Know Your Metals: An Introduction to Aluminum Alloys

Aluminum is the most common metal found on earth, but the metal can be difficult to work with, prior to adequate alloying. Fortunately, aluminum is quite accepting of the alloying process. What it means is that the metal can be easily mixed with alloying elements/compounds like zinc, copper, magnesium, silicon, magnesium-silicon compounds, manganese, lithium, etc.

Industrial products manufactured from aluminum alloys can be just as strong or as malleable as the manufacturer needs them to be. Decades of research and experimentation with aluminum alloys have transformed aluminum into the most cost-effective metal across all industries today. There are still limitations, of course, but the scope of both present-day usage and future improvements is huge with aluminum alloys.

Wrought Aluminum Vs Cast Aluminum: Chemical Composition

Aluminum alloys can be separated under two broad classifications based on their respective chemical compositions:

  1. Wrought aluminum alloy: Alloying elements are not allowed to exceed 4%.
  2. Cast aluminum alloy: Alloying element(s) generally have a higher than 22% presence in the composition.

Wrought aluminum alloys are superior in almost every way, as compared to cast aluminum alloys. To put that into better perspective, take a look at the several advantages that wrought aluminum alloys have over cast aluminum alloys.

  • Wrought aluminum alloys can reach both tensile strength and yield strength higher than any cast aluminum alloy.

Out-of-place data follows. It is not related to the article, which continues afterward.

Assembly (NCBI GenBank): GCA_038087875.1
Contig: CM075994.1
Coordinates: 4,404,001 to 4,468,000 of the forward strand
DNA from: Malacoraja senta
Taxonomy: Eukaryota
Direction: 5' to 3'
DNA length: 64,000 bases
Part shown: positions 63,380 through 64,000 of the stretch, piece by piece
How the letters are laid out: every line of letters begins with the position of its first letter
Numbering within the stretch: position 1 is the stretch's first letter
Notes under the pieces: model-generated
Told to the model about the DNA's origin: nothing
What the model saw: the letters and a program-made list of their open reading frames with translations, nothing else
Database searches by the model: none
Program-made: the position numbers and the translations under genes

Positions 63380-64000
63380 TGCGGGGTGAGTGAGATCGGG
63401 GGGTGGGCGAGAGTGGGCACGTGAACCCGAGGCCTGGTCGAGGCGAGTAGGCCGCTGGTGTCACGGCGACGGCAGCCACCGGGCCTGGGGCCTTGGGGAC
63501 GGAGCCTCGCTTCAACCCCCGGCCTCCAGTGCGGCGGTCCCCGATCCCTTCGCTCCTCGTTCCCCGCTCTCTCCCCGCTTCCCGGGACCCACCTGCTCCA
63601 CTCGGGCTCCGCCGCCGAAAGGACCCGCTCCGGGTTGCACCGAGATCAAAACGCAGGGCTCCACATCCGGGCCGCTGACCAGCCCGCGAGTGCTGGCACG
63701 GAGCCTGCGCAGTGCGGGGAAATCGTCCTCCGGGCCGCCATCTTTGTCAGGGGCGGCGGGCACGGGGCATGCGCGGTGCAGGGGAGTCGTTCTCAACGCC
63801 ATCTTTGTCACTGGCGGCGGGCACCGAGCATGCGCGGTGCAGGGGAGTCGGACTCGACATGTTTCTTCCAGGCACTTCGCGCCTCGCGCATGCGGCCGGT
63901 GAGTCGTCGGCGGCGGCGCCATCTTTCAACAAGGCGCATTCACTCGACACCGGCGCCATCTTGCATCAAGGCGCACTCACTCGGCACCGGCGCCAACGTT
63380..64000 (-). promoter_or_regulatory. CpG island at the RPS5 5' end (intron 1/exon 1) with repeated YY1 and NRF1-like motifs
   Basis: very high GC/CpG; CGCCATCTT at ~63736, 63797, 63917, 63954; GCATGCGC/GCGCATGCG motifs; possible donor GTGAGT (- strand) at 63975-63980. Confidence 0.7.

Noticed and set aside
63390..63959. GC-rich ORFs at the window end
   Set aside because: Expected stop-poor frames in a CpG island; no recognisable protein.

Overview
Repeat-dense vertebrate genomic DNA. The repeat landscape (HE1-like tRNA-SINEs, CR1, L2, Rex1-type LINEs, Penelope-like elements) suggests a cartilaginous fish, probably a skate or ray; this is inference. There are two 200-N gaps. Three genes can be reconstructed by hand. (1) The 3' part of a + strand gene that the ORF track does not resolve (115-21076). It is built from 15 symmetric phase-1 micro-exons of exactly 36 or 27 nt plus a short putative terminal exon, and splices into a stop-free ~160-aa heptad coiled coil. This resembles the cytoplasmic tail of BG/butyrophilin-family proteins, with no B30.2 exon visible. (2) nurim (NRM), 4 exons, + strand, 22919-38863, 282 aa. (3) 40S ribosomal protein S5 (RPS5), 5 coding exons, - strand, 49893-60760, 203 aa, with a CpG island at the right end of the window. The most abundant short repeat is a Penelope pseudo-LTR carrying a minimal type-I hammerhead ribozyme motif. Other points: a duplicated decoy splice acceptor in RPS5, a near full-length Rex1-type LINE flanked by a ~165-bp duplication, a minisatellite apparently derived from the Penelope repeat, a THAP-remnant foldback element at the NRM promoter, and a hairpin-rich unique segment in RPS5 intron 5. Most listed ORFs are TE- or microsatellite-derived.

• Almost no chance of casting defects and greater corrosion resistance means better structural integrity.
  • Extruded wrought aluminum alloys provide engineers with endless customization options, especially thanks to the alloy’s superior ability to support cross-sections.

Aluminum Alloy Manufacturing

Aluminum ingots are melted down and then smelted in with the right percentage of each alloying element. The manufacturer usually follows temperature and chemical composition standards, as have been set for aluminum grading in the United States. For custom orders, manufacturers should be able to make alterations that are more in line with client instructions. After smelting, the liquid aluminum alloy is then poured into a billet. To attain the desired shape and formation, manufacturers will roll, extrude, and forge as necessary from thereon.

Aluminum Alloy Grading System: What do the Numbers Mean?

The best way to explain the aluminum grading system is with an example. With extruded aluminum channel 6061, like in this linked aluminum stock, the four-digit number 6061 can be broken down in the following manner:

  • 1st number (6) denotes the primary alloying element(s), which in this case are magnesium and silicon.
  • 2nd number (0) represents modifications made to the primary alloying agent(s), which in this case is none.
  • 3rd & 4th numbers (61) identify it as a unique alloy within the 6xxx series of aluminum alloys.

6061 is accepted universally as the most adaptable aluminum alloy because it’s tough and corrosion-resistant, but without the brittleness of rigidity. In case your business is involved in renovation and architecture, use extruded aluminum channel 6063 instead for better results. Keep in mind that there are 7 grades for aluminum alloys from 1xxx – 7xxx, so know your options before finalizing your choice.